After two years as the first ever UN Special Representative on Sexual Violence in Conflict, Margot Wallström on May 31st left her office. We met up with her on her last day, to talk about the achievements made and the many things still left to be done.
- Somehow it feels like this mission starts and ends with Congo, Margot Wallström says.
She is sitting in her homecountry of Sweden, trying to prepare for her new life as a non-UN worker. But her mind is filled with gruesome images sent to her as late as the day before.
- It was a lot due to the terrible situation in the Democratic Republic of Congo, with mass rapes and increasing sexual violence, that this office and its mandate came into place. And now, again, we recieve these horrifying photos of massacres that have taken place in Eastern DRC; photos of dead women whom I believe also had been raped. I am really worried that this will escalate into a genocide. They are hacking each other to death with machetes now, just like in Rwanda. The international community has to react, and not just with words, but physically go there and put pressure on the government.
The DRC has gotten the not so flattering nickname ”the rape capital of the world”, and crimes of sexual violence has continued in the country also during ceasefires. But Margot Wallström points out that there have been achievements made as well.
- We have managed to get military courts in the DRC to try cases of sexual violence. There have been 250 prosecutions so far. But I would really like the Congolese government to do a lot more. Like in the cases of the massacres taking place right now, where are the governmental officials? Noone seems to be putting any demands on them.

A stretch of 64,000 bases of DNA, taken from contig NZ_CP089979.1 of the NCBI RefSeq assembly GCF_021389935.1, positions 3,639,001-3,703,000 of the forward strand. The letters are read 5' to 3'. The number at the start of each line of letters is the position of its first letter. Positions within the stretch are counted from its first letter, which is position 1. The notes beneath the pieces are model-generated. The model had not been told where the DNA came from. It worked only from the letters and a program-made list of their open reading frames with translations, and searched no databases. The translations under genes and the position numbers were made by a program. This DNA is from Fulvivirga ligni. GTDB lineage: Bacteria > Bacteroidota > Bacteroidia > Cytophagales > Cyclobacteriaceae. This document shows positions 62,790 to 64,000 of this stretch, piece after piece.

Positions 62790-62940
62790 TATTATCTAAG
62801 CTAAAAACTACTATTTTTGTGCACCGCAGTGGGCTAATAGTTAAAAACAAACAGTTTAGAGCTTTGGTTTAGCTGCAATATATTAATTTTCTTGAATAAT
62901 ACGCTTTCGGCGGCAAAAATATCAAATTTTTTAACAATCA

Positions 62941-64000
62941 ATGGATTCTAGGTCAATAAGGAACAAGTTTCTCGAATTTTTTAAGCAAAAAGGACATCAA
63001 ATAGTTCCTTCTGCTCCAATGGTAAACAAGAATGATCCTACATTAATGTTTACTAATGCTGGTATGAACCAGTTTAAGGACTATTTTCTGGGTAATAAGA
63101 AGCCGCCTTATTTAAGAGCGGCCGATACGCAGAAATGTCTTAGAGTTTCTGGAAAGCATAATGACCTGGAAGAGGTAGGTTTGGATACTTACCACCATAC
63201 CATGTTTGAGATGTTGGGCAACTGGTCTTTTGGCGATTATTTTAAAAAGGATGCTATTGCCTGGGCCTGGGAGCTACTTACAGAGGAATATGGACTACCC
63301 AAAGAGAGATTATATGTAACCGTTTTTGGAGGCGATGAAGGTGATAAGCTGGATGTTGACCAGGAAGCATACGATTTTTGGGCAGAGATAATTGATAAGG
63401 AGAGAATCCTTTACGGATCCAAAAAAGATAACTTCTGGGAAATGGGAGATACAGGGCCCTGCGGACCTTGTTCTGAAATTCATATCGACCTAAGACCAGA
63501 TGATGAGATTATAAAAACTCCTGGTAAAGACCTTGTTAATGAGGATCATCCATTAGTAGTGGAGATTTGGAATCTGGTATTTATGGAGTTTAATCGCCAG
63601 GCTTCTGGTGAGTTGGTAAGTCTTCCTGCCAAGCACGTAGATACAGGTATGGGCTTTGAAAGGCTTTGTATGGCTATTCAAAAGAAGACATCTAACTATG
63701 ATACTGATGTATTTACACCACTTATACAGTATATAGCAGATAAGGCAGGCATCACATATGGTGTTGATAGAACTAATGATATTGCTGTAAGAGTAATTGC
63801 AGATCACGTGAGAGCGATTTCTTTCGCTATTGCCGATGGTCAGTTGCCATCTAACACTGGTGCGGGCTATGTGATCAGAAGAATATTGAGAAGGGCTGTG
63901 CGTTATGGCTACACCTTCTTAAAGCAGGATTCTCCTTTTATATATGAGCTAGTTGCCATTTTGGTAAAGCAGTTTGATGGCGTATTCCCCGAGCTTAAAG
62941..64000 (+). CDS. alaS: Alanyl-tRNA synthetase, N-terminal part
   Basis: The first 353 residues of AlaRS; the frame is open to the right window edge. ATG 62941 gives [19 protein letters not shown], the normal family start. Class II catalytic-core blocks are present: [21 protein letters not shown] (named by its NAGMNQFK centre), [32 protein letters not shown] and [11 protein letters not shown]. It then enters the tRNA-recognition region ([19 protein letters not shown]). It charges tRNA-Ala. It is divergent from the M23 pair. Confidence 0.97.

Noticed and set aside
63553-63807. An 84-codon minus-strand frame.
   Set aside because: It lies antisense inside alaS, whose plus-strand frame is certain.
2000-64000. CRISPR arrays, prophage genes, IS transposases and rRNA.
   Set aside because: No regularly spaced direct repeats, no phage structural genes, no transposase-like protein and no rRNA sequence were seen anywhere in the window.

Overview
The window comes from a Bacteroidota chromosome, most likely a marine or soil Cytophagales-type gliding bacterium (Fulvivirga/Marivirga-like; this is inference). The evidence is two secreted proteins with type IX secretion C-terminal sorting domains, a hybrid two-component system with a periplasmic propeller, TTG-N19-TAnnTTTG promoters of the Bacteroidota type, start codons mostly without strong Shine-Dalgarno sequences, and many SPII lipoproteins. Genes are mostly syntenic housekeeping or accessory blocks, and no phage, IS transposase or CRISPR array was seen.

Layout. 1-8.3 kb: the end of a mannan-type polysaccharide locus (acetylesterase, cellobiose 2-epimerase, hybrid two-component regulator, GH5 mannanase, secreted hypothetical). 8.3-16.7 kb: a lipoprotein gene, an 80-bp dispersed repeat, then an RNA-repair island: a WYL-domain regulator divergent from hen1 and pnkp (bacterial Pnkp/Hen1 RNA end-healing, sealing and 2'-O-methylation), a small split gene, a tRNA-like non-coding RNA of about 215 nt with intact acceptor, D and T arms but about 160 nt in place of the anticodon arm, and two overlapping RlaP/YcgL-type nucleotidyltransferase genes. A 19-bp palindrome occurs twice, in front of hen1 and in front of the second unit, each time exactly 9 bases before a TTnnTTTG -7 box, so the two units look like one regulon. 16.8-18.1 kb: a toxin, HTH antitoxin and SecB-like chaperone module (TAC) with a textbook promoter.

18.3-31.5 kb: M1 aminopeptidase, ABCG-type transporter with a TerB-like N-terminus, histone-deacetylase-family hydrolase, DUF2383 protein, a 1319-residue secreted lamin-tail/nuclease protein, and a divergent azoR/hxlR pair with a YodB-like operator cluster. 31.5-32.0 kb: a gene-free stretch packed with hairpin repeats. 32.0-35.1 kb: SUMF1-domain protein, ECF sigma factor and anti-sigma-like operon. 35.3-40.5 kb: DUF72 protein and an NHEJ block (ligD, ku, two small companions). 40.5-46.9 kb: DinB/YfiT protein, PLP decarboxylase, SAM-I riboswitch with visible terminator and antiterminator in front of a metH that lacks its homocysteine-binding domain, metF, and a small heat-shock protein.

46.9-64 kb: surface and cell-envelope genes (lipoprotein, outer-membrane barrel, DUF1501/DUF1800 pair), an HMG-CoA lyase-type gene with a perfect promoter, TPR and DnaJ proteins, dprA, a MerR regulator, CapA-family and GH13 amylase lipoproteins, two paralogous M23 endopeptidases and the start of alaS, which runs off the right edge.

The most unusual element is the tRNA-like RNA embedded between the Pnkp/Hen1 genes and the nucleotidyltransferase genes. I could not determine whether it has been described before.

Breakthrough with Resolution 1960
Born: 28 September 1954, in Kåge in northern Sweden.
Family: Married, two children.
Career in short: Active in the Swedish Social Democratic Party 1977-1988. Minister of cultural affairs 1994-1996 and Minister of health and social affairs 1996-1998. 1999-2004 Member of the European Commission, in charge of issues regarding the environment and sustainability. 2004 appointed first Vice President of the European Commission, a position she held until 2010, when she became the first UN Special Representative on Sexual Violence in Conflict.
On future plans: – I have accepted to become Chairman of the board at Lund’s University in Sweden. Otherwise I’m not sure. I will spend some time at home now to figure out what I want to do next.
The widespread problem of impunity for crimes of sexual violence and rape has been one of the main issues on Margot Wallström’s agenda as Special Representative. And one of the major breakthroughs during her period in office was the adoption of UN Security Council Resolution 1960 in 2010, that requests the provision of detailed information on suspected perpetrators of sexual violence during armed conflict..